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Marine Ecology Progress Series

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MEPS 365:25-34 (2008)  -  DOI:

Temperature constraints on phenotypic plasticity explain biogeographic patterns in predator trophic morphology

Ashley K. Baldridge1,2, L. David Smith1,*

1Department of Biological Sciences, Smith College, Northampton, Massachusetts 01063, USA
2Present address: Department of Biological Sciences, University of Notre Dame, Notre Dame, Indiana 46556, USA
*Corresponding author. Email:

ABSTRACT: Phenotypic plasticity in feeding structures allows invasive predators to adjust to variation in prey defenses, but the abiotic milieu may constrain the extent or rate of the response. In the northwest Atlantic Ocean, the introduced European green crab Carcinus maenas encounters latitudinal differences in shell thickness of its snail prey, Littorina obtusata, and water temperature. To determine whether claw size in this heterochelous species responds to broad-scale differences in prey armor or water temperature, we reared C. maenas on a diet of thick- or thin-shelled L. obtusata at 16 or 10°C. At the higher temperature, crusher claw size increased significantly more at the molt relative to carapace width increase for crabs raised on the thick-shelled rather than thin-shelled diet. The lower temperature inhibited trophic responses in the crusher claw by reducing foraging performance on thick-shelled snails, and lower temperature also prolonged the molt interval. Cutter claw growth showed no diet effect at either temperature. Non-additive responses to multiple cues highlight the importance of testing for phenotypic plasticity over a range of environmental backgrounds and help explain post-invasion biogeographic patterns between an introduced predator and its prey.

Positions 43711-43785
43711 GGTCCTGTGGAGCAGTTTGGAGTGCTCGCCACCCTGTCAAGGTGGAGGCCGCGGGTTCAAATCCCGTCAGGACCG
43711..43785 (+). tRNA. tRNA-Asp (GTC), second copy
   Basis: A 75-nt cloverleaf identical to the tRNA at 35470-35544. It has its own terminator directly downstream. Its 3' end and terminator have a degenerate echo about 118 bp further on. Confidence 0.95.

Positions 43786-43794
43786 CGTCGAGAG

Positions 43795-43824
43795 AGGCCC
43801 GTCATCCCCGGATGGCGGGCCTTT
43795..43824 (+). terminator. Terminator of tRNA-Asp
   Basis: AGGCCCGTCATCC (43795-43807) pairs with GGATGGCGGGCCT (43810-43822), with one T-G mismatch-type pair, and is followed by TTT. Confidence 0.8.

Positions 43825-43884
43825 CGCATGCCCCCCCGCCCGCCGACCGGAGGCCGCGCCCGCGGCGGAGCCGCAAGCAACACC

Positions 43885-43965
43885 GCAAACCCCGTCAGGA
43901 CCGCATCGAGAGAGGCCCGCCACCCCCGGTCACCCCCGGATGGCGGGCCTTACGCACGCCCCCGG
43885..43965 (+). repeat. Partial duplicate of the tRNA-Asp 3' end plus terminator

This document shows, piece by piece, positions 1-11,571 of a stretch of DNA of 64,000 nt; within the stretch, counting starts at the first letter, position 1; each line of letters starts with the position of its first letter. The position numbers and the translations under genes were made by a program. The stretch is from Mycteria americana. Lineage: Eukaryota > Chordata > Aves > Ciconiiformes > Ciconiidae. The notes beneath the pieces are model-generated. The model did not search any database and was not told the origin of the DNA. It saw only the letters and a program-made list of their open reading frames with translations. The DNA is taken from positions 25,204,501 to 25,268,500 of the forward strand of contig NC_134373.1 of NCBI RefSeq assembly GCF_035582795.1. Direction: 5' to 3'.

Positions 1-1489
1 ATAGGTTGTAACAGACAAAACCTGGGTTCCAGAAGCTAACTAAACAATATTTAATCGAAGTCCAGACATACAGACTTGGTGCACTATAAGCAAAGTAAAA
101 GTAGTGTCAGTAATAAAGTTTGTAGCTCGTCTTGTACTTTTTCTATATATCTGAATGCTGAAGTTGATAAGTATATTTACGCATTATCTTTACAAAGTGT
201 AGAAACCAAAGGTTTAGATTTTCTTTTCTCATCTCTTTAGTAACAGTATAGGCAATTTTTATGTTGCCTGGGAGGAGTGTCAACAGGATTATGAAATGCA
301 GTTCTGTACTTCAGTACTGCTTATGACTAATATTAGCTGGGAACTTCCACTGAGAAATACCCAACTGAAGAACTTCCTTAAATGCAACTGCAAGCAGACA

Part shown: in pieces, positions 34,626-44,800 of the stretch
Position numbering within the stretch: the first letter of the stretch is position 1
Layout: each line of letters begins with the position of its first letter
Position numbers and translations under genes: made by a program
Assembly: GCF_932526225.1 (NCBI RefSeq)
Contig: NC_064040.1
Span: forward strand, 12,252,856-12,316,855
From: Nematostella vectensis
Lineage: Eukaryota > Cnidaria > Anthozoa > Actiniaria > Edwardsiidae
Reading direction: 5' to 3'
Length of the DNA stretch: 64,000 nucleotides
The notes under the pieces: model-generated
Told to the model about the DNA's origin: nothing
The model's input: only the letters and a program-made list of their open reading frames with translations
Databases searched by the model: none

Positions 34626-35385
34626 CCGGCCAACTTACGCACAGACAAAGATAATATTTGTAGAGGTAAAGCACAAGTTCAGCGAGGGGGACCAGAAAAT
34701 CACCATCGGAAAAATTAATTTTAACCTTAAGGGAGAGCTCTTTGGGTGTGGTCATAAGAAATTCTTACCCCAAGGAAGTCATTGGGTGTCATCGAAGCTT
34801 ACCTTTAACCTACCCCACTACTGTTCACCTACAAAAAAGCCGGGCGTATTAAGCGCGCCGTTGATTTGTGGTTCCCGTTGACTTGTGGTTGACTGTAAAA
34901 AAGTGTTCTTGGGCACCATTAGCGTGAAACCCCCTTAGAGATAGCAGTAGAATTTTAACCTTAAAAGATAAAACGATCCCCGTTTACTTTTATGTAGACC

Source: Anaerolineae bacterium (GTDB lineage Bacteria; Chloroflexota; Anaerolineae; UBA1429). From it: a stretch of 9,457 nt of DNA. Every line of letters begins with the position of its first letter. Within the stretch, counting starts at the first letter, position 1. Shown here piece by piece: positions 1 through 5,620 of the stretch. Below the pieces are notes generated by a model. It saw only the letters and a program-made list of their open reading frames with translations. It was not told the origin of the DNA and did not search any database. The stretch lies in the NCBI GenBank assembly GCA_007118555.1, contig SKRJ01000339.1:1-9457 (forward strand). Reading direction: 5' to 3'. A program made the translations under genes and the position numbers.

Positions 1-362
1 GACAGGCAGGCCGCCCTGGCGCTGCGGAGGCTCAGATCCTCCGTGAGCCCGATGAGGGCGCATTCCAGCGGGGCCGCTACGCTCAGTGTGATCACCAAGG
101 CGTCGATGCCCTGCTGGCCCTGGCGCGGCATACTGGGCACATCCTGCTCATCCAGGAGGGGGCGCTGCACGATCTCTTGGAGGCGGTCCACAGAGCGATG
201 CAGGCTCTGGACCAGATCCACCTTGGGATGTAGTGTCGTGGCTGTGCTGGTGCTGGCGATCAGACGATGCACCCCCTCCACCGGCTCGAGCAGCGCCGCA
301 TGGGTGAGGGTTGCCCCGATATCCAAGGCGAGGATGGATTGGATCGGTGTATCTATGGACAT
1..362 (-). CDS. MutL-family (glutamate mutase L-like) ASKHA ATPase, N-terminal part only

KEY WORDS: Phenotypic plasticity · Biological invasions · Biogeography · Trophic plasticity · Carcinus maenas · Littorina obtusata · Water temperature · Ecological arms race

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Cite this article as: Baldridge AK, Smith LD (2008) Temperature constraints on phenotypic plasticity explain biogeographic patterns in predator trophic morphology. Mar Ecol Prog Ser 365:25-34.

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